Print Edition - 2016-05-10 | et cetera
May 10, 2016-
Love gone sour
I am in a mess. A couple of months back, my relationship ended with this popular well-to-do man and I am devastated. We were dating for a year and a half, things were going smooth and both of us were happy. He is 30 years old and I am 23. Everybody loved us. They thought we had an unusual chemistry that fit our different personalities perfectly. Few months back before we broke up, he had made up his mind to go to Australia for good. Little did I know that he was already in a long distance relationship with a woman there; someone whom he had never met, someone who is more beautiful and attractive than me. We had decided to part ways mutually and not create tension on social media too. Now, all I see on Facebook is his shenanigans with this new girl. I couldn’t deal
with it, so I removed him. Things have gone nasty now; he keeps telling all my friends how he was never serious about me, compares me with his new one and talks endlessly about his undying true love for this new girl. All this really hurts me because I am not over him. Please, help me.
The pain of being cheated on is devastating. It is heartbreaking when the person you love with all your heart turns out to be unfaithful. I know you are hurting right now and every day seems like a massive struggle but know that one day everything will make sense. Right now, I know that no matter what I say it will not help you see the bigger picture clearly. Your pain is blinding right now. You might have even become highly cautious of other people and block them off completely. But if you look at it positively, think about how much better off without him; he has opened your eyes to see what kind of a person he truly is. Right now, just focus on staying away from anything that reminds you of him, if all it does is hurt you more. When you are strong enough, replace his memories with new, happier ones. Focus on being a better version of yourself instead of thinking about past hurts and broken promises—they will lead you nowhere. It will take time, but time will help you heal. Your heart will be whole again.
I am in love with Peggy—Peggy is my seven-year-old Rottweiler. She was very ferocious when she was young. She used to bark at guests whenever they were around us and every one refused to go next to her. In fact, there was this particular incident when Peggy bit my father’s leg so bad that he couldn’t walk for days. Since then, Peggy has always been locked in her kennel. I feel bad for her. She looks like a prisoner. She has no friends now. In fact, our house was filled with dogs years back but Peggy just couldn’t tolerate them so, my aunts and uncles adopted them. Her partner Master also passed away with skin disease and she has become lonely. Now, she is old and is harmless but my parents keep telling me that Peggy is unpredictable and that they wouldn’t want to risk anyone’s life. I feel annoyed at my guests when they say they are coming at a certain time with a reminder to lock Peggy up. Usually, they never show up on time and poor Peggy is chained and kept in the kennel. And now that my to-be-wife will also be joining us soon, my parents plan to kick her out, even though my wife is fine with having Peggy around. Aunt, how am I supposed to make my parents, wife and guests understand that Peggy is old now and harmless? I hate seeing her tied up like this. I need your help!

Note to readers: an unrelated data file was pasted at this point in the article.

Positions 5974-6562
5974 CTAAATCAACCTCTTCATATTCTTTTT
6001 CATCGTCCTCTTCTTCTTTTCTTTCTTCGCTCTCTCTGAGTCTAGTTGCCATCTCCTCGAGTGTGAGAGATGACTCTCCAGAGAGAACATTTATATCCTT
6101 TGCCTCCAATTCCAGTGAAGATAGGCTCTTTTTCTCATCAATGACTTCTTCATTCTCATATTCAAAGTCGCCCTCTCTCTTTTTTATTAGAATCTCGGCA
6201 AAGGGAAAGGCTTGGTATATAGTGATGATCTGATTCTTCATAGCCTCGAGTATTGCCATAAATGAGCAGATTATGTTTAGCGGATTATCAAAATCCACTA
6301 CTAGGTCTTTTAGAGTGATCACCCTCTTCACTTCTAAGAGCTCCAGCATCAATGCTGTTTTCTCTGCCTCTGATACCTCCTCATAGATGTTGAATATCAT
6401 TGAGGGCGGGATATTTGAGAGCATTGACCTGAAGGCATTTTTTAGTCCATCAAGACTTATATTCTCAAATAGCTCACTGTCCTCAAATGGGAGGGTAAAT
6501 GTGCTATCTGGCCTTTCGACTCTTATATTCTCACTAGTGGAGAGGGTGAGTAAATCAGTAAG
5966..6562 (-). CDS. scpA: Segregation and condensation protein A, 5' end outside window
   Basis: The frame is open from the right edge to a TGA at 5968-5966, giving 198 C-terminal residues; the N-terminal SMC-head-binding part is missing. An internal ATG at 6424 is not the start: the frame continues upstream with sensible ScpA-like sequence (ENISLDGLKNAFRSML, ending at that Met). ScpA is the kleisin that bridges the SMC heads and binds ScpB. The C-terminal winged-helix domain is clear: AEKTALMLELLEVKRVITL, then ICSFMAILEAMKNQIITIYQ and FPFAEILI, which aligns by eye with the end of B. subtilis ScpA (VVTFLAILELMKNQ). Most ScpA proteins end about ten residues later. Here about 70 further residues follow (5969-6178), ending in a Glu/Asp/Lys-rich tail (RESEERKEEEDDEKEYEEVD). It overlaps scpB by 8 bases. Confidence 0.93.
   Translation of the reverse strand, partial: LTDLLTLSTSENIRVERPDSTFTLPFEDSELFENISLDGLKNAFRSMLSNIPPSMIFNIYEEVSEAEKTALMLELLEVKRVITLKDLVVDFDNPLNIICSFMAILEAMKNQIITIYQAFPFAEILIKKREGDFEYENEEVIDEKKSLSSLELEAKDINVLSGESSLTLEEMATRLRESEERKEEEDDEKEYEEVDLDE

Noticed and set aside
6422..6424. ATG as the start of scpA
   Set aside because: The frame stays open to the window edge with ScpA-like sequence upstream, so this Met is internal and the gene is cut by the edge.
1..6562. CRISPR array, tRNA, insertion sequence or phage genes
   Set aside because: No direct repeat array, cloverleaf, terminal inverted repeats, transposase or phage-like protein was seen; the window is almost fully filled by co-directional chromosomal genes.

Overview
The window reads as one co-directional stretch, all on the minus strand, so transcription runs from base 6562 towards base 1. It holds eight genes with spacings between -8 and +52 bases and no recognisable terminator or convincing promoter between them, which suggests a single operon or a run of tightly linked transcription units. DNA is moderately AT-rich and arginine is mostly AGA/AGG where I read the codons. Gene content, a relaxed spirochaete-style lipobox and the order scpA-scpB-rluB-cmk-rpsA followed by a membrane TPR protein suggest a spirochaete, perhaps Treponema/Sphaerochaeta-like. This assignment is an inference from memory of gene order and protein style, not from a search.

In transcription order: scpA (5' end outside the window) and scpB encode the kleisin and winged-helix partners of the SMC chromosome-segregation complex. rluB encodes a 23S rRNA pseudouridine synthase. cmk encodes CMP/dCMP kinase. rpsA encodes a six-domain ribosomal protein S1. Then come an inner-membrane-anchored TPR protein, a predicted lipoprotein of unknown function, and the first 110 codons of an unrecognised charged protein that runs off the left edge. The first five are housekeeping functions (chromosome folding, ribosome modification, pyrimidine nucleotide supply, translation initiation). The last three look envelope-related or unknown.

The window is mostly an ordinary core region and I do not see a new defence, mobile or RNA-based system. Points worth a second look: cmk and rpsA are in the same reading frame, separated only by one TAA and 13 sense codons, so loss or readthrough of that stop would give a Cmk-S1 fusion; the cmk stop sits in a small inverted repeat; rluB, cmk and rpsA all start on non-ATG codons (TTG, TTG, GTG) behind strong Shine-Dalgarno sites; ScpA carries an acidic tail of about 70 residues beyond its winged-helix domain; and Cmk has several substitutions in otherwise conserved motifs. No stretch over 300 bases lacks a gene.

I understand your sadness; after all, a dog is a man’s best friend! I am sad to see how the dog you love so much is being taken away from you. Growing up with Peggy around, playing with her throughout your childhood and now having to give her up must be very hard.
Your parents seem to kicking out your Rottweiler as your soon-to-be wife is moving in. I suggest you tell them how irrelevant it is to let go of Penny just because she is moving in as she is OK with the situation. Also remind everyone that the problems which led your parents to tie Peggy up aren’t present anymore. Make your parents keep that and Peggy’s present behaviour in mind before kicking her out.
If not, try emotionally blackmailing your parents! Remind them how Peggy has no one but you guys to love and care for her and about how she’s been around for many years. State how she is already lonely, and she’ll have an even more of a rough time changing homes and surroundings at this age. Tell your parents to hold a test trial, where Peggy is around with your to-be wife around for a week or two and see how it goes.
If it does not go well, maybe you just have to let her go, it is time to get used to her not being around all the time, seeing that she is already old. That being the scenario, you have to move on. I hope these tips help you keep your beloved family pet, and if you’re luckier, not tied up! If things don’t go the way you want them to, you should accept that not everything you want in life is attainable and that you have to deal with it and move on.
Published: 10-05-2016 08:35